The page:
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Could Nanoparticles be the Future of Brain Cancer Treatment?

A group of researchers at the University of Queensland (UQ), Australia, has recently developed an innovative nanoparticle-based drug delivery system that may help to overcome some of the challenges associated with drug delivery for certain brain cancers.

Could Nanoparticles be the Future of Brain Cancer Treatment?

Image Credit: Puwadol Jaturawutthichai/

Treating brain cancer effectively presents a series of challenges. For instance, certain chemotherapy drugs are high in toxicity and have a limited lifespan in the blood. Thus, developing new technologies for delivering such drugs is vital when it comes to ensuring patients get the most out of the therapeutic effects of the drugs.

Published in the Journal of Controlled Release, the team describes how they created a silica nanoparticle that can carry temozolomide, a chemotherapy drug typically used for treating malignant gliomas or glioblastomas.

Loaded Nanoparticles

Temozolomide was first approved for use in the EU and United States in 1999 and has proven to be an effective treatment for treating malignant tumors when exposed to the site of treatment consistently. However, achieving this successfully is also one of the main challenges that medical professionals face.

This chemotherapy drug has limitations – it doesn’t stay in the blood for very long, it can be pushed out of the brain, and it doesn’t have high penetration from blood into the brain.

Dr. Taskeen Janjua, University of Queensland

By loading silica nanoparticles with temozolomide, the team was able to create a more efficient drug delivery system.

To make the drug more effective, we developed an ultra-small, large pore nanoparticle to help it move through the blood-brain barrier and penetrate the tumor while also reducing unwanted patient side effects.

Dr. Taskeen Janjua, University of Queensland

In the trials, the team used multi-cellular 3D spheroids to mimic responses and interactions in brain tumor cells when exposed to the loaded silica nanoparticles. The team found that this system has the potential to penetrate the brain-blood barrier and deliver temozolomide directly into the tumor.

Improving Brain Cancer Treatment Strategies

Improving the ability to treat malignant glioblastomas is crucial as they are amongst the most aggressive and common forms of brain cancer with no known specific cause. In most cases, the chances are relatively high that patients will fall into remission due to the nature of these tumors and the limitations of current drug delivery systems.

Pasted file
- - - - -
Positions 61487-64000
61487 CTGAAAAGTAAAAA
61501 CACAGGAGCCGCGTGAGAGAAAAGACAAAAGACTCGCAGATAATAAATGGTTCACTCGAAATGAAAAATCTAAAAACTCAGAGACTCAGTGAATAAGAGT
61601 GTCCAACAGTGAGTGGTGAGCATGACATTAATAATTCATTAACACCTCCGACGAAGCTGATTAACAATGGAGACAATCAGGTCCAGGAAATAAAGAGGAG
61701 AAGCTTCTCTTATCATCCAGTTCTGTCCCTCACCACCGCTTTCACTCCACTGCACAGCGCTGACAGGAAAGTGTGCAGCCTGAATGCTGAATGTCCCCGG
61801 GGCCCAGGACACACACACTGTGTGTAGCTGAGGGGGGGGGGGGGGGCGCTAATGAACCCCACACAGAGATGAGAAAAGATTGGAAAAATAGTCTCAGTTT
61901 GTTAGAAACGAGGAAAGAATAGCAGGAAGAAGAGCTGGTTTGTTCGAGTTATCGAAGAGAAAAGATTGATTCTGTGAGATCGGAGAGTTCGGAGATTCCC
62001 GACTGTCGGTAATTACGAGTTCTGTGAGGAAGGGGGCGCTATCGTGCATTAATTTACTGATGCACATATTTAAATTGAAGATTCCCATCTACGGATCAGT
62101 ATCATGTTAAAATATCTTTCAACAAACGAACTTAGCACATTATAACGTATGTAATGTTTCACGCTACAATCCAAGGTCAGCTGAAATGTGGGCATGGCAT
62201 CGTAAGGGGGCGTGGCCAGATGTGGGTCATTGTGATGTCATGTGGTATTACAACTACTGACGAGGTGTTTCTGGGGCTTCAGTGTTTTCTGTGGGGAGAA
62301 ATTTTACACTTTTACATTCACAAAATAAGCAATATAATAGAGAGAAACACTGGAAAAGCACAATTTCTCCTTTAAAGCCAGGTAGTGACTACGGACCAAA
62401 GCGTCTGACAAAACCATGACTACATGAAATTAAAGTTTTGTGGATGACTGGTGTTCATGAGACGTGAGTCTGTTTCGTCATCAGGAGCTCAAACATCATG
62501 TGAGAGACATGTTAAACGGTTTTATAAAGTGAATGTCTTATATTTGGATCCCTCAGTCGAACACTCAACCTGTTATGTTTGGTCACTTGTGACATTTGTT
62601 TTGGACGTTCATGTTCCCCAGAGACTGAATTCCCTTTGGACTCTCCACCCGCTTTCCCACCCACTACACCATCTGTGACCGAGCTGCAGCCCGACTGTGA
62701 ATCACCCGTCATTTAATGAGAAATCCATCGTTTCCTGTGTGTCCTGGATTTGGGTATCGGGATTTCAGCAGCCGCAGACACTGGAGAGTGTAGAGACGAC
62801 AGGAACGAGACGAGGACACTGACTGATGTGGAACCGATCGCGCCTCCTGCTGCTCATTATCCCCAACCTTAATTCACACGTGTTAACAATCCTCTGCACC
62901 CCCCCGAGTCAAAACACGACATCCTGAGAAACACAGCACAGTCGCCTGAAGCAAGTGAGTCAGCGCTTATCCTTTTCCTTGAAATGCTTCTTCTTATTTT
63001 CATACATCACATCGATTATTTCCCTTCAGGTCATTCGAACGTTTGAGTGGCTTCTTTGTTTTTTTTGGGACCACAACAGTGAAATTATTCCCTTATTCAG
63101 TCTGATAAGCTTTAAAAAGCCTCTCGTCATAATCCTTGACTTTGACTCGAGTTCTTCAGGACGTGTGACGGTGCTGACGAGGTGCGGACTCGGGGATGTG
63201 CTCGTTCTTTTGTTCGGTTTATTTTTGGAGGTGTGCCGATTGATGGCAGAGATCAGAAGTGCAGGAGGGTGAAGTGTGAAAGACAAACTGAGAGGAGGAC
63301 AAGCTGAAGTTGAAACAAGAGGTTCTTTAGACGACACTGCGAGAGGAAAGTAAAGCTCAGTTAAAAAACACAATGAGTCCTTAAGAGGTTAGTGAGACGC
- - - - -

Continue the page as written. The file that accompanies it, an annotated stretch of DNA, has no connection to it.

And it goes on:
However, the team claims that this ground-breaking approach could not only improve the delivery of temozolomide but also could, in effect, improve the long-term potential of recovery as it may even prevent the cancer from returning.

The UQ team found that the nanoparticle drug delivery system also enhanced the cytotoxic efficacy of temozolomide against malignant glioblastoma cells.

Moreover, when treating their test animal models, the team discovered that the silica nanoparticles were able to reach the brain of the mice in just a few hours and had no negative impact on any other major organs in the body.

This innovative drug delivery system has the potential to improve the effectiveness of brain cancer treatment and could lead to new and better treatments for this devastating disease.

Dr. Popat, Associate Professor, University of Queensland

Although brain cancers are not among the most common forms, they can be devastating as survival chances are lower than other forms of cancer, with the likelihood of surviving more than five years post-diagnosis being less than 23%.1

While the UQ team says more research is required to further develop the silica-based nanoparticle drug delivery system, the results are promising.

This preclinical research will accelerate future clinical development of a promising health technology and further the goal of improving outcomes for patients with brain cancer.

Dr. Popat, Associate Professor, University of Queensland

References and Further Reading

  1. Nanoparticles deliver brain cancer treatment (2023) UQ News. Available at:

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David J. Cross

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David J. Cross

David is an academic researcher and interdisciplinary artist. David's current research explores how science and technology, particularly the internet and artificial intelligence, can be put into practice to influence a new shift towards utopianism and the reemergent theory of the commons.


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